Thousands of Scots could be living in fear from this month because a change in the weather will force massive spiders indoors - and into our bedrooms.

Spiders as big as mice are set to take up residence in our homes from this week, because the end of summer marks the start of their mating season, bringing misery to arachnophobic Scots.

But thankfully experts have revealed the top ways to avoid unwanted creepy crawlies, which can grow up to four inches long, including using orange peel to deter the eight-legged freaks.

The oddest ways of avoiding arachnophobia involves spraying the house with peppermint, or leaving lemon or lime peel lying around - because spiders hate the smell.

Spider expert Rory Dimond from charity Buglife said: "Most of the big hairy spiders you see this time of year are male house spiders.

"They have just matured in the autumn. They're running about looking for a mate.

"They're very active so if you put them outside near you're house it's likely they will find a way back in again.

"If you're okay with some spiders but not the big hairy ones there are spiders known as daddy long legs spiders that specialise in catching and eating the big spiders."

Some people reckon that spiders hate cedar wood, and advise arachnophobes to change all the furniture, windowsills, windowframes and doors for the pungent wood.

Rory added: "You'll never keep spiders out of your house completely but you can make sure it's an environment where they don't want to settle.

"In terms of removing a spider that you find the glass-and-card method is the best. Make sure you remove them humanely.

"Chemicals are false advertising. They don't deter spiders. There's an idea that spiders are deterred by peppermint oil and citrus peel. There's a gram of truth in it.

"There are some insects that do use a chemical similar to peppermint oil as a defence against spiders.

"They spray it directly on the spider.

"Just spraying peppermint oil around the room won't have the same effect.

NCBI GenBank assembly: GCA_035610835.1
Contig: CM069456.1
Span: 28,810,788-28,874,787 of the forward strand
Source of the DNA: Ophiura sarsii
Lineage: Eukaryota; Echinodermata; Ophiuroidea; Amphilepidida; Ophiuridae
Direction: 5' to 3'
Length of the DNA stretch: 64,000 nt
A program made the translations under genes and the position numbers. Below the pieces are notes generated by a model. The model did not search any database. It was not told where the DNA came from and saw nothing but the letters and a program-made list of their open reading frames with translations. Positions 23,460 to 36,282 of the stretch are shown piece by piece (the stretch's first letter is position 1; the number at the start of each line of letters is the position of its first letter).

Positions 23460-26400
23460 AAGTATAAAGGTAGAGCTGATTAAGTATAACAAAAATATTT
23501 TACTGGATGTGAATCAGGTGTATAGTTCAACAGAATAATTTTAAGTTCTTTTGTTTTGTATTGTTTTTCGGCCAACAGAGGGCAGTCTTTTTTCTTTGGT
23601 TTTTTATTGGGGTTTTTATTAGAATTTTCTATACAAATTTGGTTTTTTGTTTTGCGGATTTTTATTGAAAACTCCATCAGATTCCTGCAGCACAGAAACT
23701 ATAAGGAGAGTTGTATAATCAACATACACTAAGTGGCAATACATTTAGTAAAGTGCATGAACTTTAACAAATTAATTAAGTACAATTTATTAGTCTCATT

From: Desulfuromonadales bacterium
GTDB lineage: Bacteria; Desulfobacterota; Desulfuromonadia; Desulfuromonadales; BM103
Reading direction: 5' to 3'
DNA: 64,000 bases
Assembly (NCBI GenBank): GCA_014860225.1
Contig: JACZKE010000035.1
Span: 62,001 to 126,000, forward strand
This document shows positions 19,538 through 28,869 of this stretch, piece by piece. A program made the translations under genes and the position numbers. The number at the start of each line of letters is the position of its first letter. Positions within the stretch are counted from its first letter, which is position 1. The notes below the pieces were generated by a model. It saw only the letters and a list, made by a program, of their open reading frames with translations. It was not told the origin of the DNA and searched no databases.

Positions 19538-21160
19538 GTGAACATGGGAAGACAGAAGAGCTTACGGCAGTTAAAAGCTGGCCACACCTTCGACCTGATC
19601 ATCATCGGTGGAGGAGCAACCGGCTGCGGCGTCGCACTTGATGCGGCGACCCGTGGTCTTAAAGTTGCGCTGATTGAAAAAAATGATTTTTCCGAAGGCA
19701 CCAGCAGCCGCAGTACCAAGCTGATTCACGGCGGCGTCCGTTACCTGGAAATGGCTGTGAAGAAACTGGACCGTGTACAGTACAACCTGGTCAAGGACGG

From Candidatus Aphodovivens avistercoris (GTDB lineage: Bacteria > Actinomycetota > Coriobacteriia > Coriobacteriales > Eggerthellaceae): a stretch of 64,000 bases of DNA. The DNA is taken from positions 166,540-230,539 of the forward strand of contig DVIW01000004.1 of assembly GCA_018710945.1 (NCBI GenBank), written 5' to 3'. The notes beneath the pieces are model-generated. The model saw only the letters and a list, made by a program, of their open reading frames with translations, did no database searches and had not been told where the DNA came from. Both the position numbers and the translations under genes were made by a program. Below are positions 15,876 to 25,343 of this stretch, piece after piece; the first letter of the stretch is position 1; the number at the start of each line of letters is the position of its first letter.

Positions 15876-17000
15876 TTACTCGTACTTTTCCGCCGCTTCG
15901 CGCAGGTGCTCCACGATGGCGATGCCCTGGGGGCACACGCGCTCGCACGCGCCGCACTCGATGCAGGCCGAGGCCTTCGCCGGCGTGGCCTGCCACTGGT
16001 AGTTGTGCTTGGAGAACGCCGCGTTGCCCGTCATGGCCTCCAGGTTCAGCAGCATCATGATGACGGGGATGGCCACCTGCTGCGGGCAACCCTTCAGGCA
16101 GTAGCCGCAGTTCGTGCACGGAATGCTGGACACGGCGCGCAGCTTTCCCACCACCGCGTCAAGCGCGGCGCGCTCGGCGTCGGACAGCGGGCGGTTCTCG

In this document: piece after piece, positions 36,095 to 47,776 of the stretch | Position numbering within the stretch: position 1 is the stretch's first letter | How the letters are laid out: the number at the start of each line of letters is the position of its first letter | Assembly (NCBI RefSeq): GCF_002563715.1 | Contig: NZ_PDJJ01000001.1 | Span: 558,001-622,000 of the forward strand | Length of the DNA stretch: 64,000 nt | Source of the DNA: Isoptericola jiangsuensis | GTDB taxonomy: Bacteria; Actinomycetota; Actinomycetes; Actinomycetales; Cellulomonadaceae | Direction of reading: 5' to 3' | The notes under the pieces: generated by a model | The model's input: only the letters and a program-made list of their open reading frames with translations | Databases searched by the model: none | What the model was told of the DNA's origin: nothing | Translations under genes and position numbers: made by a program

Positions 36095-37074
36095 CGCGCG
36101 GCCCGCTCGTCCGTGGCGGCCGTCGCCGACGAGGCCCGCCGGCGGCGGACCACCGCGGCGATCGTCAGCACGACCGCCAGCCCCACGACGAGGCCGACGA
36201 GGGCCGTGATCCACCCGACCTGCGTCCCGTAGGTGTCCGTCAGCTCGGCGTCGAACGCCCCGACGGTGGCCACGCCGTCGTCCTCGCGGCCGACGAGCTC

"It's also a myth that they don't like cedar wood. There's no evidence for that."

Spiders will emerge from their cosy outdoor hiding spots and set up camp in the open in the hope of finding a mate.

Experts reckon one of the best ways of avoiding spiders is by regular dusting and hoovering up any webs and egg sacs - because spiders are less likely to return to a spot if they know their home has been destroyed.

However, they have also warned to clean the hoover bag regularly, otherwise thousands of tiny spiders may hatch out of a vacuumed sac.

They also advice covering up any gaps and cracks in floorboards, windows and doors so they can't get in - and even covering holes or air vents with mesh can keep out the bigger beasts.

Rory said: "Basically keep your house nice and clean and tidy.

"Spiders like to make their webs in undisturbed corners. If you keep cleaning up the webs the spiders will move along.

"Nooks and crannies are the refuges that spiders nest in. Use fillers and silicone sealant to fill in gaps. It's better to seal them than just cover them up with something.

"Spiders are good at getting through small spaces but it really depends on the size of the spider."

One of our best lines of defence against massive spiders are cats and dogs - who love nothing more than catching and killing them.

Spider boffins also advise keeping windows closed and lights turned off - so spiders don't get a good feed from any moths or other flying bugs that might come in.